The State Government will invest in new bike and pedestrian paths in a bid to provide a safe and accessible cycling and walking network in WA.
$134 million will be provided as part of an integrated transport plan including $67 million over the next four years to create an integrated transport plan, building on the most significant investment into cycling infrastructure in the State’s history.
The funding will include bringing forward $18.7 million for construction to start on the missing section of the Fremantle Railway Principal Shared Path (PSP) in 2018-19.
$67 million will be used to close gaps along the Fremantle railway and Mitchell Freeway PSPs, completing an interconnected network of pathways extending 15 kilometres from the Perth CBD.
“Across the board there are huge benefits in allowing Western Australians to more easily ride their bikes, as part of the State’s integrated transport plan,” transport minister Rita Saffioti said.
“People have long complained about the sudden end to the cycle path that follows the Perth to Fremantle railway line, forcing them onto the busy Curtin Avenue.”
“Prioritising construction of this missing link will address safety and accessibility concerns by providing a continuous off-road facility between Perth and Fremantle, reducing the potential for conflict with road traffic and providing a high-quality link to key tourist attractions.”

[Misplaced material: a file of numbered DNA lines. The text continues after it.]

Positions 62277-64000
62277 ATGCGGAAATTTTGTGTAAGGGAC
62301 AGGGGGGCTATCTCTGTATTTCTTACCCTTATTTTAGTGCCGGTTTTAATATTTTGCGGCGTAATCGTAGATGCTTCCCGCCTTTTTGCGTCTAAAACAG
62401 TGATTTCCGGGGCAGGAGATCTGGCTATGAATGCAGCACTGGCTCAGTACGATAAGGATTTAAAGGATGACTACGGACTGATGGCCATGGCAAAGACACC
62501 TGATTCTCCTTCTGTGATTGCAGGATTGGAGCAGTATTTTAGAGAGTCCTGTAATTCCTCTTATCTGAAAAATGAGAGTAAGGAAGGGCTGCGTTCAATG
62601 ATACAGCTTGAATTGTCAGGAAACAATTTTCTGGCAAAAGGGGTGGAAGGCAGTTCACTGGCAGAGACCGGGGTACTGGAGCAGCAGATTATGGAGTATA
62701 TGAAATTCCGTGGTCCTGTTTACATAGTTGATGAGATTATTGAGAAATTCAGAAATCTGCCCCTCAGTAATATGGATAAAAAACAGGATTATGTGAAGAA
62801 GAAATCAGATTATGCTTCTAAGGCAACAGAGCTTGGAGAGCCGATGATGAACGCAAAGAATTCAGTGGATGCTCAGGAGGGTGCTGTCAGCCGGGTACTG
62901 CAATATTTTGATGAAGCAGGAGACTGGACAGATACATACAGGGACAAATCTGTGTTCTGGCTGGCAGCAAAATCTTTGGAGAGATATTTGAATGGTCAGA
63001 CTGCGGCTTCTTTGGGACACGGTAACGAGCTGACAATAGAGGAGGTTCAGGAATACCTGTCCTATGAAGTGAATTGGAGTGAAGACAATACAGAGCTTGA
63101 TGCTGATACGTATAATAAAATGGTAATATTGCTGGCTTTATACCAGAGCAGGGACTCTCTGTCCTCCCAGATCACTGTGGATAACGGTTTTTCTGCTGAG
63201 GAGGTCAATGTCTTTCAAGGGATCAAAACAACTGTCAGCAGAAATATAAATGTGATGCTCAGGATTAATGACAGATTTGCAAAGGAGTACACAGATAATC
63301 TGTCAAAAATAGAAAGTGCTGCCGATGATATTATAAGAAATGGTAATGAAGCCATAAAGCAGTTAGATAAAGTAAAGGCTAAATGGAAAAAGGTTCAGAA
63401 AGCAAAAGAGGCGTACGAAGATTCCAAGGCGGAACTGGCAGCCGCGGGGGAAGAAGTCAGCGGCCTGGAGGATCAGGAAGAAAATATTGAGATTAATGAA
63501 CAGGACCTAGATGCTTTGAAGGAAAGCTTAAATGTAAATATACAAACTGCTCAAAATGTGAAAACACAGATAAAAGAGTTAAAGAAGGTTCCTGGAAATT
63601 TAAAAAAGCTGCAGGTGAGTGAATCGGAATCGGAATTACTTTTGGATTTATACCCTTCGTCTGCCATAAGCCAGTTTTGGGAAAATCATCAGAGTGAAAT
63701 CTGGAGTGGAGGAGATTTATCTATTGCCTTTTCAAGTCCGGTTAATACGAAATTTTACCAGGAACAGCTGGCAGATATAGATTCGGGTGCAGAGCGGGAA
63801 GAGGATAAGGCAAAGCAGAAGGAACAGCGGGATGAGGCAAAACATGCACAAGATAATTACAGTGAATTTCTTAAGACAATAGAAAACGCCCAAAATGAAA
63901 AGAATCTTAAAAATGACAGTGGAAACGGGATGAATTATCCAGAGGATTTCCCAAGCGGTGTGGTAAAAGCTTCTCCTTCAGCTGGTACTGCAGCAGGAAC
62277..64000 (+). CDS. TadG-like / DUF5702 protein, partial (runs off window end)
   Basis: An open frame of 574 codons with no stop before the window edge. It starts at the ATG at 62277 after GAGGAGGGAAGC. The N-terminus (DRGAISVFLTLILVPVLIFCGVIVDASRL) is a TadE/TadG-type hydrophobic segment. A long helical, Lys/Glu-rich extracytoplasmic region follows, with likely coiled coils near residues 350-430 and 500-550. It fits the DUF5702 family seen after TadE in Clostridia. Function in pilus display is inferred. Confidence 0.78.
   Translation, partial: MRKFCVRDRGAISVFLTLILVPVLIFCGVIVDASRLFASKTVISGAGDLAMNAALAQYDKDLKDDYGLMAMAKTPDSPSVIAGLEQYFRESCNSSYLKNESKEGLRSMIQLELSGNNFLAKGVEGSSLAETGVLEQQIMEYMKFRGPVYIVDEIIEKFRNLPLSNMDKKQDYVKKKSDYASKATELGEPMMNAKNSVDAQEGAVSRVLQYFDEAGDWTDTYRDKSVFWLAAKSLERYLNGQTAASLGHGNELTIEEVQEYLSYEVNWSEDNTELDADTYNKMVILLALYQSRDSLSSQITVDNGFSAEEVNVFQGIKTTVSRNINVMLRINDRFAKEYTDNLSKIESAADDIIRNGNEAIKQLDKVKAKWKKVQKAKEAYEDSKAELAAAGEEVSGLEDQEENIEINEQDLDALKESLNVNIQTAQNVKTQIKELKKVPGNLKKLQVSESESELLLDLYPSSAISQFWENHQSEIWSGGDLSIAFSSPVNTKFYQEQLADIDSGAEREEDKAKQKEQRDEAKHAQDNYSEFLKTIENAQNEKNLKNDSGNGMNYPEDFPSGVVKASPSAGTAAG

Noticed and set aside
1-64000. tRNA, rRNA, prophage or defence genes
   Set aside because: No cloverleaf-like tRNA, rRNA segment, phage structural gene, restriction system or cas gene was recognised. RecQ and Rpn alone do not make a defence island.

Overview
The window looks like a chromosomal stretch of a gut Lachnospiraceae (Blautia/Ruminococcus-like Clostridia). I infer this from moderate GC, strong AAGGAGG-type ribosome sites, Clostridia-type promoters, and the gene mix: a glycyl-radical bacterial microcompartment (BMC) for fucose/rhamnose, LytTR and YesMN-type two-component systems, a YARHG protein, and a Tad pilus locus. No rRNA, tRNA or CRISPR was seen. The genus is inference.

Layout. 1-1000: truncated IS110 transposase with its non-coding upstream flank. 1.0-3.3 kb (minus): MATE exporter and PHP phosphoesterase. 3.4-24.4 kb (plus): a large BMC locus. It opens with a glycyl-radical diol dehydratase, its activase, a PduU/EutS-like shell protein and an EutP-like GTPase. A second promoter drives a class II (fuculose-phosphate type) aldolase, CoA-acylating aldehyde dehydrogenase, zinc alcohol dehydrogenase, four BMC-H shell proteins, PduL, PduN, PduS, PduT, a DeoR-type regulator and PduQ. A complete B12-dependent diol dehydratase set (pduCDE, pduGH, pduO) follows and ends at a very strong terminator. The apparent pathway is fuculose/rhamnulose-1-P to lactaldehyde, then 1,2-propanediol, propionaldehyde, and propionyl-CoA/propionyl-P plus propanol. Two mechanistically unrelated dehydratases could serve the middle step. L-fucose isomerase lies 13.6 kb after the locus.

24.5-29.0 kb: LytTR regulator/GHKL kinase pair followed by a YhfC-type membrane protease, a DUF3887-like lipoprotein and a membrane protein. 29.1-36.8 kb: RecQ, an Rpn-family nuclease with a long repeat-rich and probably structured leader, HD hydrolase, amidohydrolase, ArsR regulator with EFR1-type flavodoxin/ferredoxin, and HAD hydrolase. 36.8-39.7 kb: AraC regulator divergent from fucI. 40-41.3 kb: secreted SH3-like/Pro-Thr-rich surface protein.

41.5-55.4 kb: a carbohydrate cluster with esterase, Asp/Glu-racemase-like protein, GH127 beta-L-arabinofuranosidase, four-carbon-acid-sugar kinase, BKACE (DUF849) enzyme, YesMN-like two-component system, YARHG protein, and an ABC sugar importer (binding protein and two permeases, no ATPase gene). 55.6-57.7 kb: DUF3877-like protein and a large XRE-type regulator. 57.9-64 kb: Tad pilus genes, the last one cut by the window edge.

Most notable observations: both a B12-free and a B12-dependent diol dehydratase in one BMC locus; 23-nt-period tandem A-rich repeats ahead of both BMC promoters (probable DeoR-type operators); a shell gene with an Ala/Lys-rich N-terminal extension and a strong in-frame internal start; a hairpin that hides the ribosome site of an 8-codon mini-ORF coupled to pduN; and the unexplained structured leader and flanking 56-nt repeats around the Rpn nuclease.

$31 million will also be available for planning, design and construction of local bicycle infrastructure including safe active streets to ensure continuity and enhance recreational, commuter and tourism cycling experiences.
Meanwhile, the State Government has also provided $5.3 million from the State Road Funds to Local Government Agreement in 2021-22, to continue the Bike Boulevard grant program and maintain WA Bicycle Network grants over the next four years.
The four-year cycling plan will also comprise more than $36.5 million for cycling and pedestrian facilities in major road projects.
“One of the impediments to greater participation in cycling, for both commuting and recreation, is the disconnected nature of cycle path infrastructure,” Ms Saffioti said.
“This record funding will provide safe and continuous riding and walking facilities that will provide opportunities for those who want to ride their bike for leisure or as part of their daily commute.”